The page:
The American Debate Association describes how a debate is supposed to work. The debate focuses on a statement, such as “The United States needs a new tax system to create jobs.”
For example, Donald Trump gets first crack in the affirmative, followed by Hillary Clinton in the negative. Each has nine minutes to discuss the question rather than the two-minute soundbites of last night’s debate. Then each one gets to question the other. Then the two debaters get to rebut the other’s argument.
The argument is between the two parties rather than through a moderator. In fact, in an actual debate, there is no moderator. The judges are supposed to stay out of the way.
Since I was in high school, these rules have been the standard. I have no idea why presidential debates don’t use this approach.
It’s probably because the longstanding rules for debate would probably bring more substance without the useless presence of some media darling who has virtually no expertise in the area of domestic and foreign policies.
Despite my misgivings about the format and substance of last night’s debate, I generally think it was a draw, which probably works in Donald Trump’s favor. The MSM gives the nod to Hillary, but that’s not unexpected.
Trump did a relatively good job of explaining his policies on trade and policing, but he fumbled through his response on the birther issue. He rambled as he often does. But he had the best line: Hillary has a lot of experience, but it’s bad experience.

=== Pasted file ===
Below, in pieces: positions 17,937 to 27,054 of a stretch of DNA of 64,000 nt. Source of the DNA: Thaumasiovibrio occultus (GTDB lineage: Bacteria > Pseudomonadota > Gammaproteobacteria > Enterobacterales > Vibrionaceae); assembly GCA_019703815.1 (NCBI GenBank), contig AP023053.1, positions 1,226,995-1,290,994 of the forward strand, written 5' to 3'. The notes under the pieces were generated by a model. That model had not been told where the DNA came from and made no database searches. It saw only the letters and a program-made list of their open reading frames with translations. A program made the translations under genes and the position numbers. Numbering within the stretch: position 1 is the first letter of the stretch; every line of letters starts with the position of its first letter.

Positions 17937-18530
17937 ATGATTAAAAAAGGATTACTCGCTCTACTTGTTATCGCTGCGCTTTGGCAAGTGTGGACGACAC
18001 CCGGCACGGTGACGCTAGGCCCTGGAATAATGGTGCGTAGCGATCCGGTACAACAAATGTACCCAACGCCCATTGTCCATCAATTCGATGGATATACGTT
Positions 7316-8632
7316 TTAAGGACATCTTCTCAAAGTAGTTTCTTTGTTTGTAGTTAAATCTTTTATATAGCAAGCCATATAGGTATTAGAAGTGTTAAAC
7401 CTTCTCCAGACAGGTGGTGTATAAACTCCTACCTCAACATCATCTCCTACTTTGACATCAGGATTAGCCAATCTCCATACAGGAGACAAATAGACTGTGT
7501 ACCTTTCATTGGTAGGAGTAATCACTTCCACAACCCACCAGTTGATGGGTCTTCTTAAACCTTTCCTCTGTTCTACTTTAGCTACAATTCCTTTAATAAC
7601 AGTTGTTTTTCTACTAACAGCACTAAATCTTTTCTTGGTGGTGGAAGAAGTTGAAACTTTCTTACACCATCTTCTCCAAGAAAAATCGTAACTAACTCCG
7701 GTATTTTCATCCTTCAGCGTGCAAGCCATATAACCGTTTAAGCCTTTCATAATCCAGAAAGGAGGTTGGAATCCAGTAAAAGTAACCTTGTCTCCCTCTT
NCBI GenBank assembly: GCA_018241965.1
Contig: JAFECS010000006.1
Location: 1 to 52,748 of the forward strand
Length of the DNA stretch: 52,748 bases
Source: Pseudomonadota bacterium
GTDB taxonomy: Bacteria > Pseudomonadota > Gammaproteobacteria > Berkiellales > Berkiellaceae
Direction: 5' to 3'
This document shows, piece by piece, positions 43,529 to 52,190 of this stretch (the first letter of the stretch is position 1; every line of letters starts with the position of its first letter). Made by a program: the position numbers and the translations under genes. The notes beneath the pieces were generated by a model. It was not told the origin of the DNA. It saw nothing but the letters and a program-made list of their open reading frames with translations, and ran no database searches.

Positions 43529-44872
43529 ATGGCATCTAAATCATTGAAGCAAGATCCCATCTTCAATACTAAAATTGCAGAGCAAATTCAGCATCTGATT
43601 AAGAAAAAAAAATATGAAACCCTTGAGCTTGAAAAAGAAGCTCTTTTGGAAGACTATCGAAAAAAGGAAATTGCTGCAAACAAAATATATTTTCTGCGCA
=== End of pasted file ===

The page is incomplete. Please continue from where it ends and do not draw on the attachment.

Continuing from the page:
Clinton failed to move the needle on what to do about the self-proclaimed Islamic State and race relations. At times, she seemed robotic.
On more “substantive” matters that usually decide who won and who lost the debate, Trump’s audio was bad at many times during the discussion; both had terrible makeup jobs; the split screen clearly favored Clinton.
What’s amazes me is that the moderator, Lester Holt, failed to ask any substantive questions about emails, Benghazi or the Clinton Foundation. If anything underlines how unnecessary a star moderator is, Holt’s avoidance of certain issues demonstrates why actual debates don’t have moderators.
Howard Kurtz of Fox News provided a relatively good analysis of the debate at http://www.foxnews.com/politics/2016/09/26/clinton-scores-by-staying-on-offense-trump-by-sticking-to-serious-issues.html
Kurtz argued that Clinton stayed on the offensive while Trump countered with serious issues.
As CBS’s Bob Schieffer put it: Trump didn’t lose any voters; Clinton didn’t gain any.
That seems about right to me.
Christoper Harper, a recovering journalist from The Associated Press, Newsweek, ABC News and The Washington Times, teaches media law.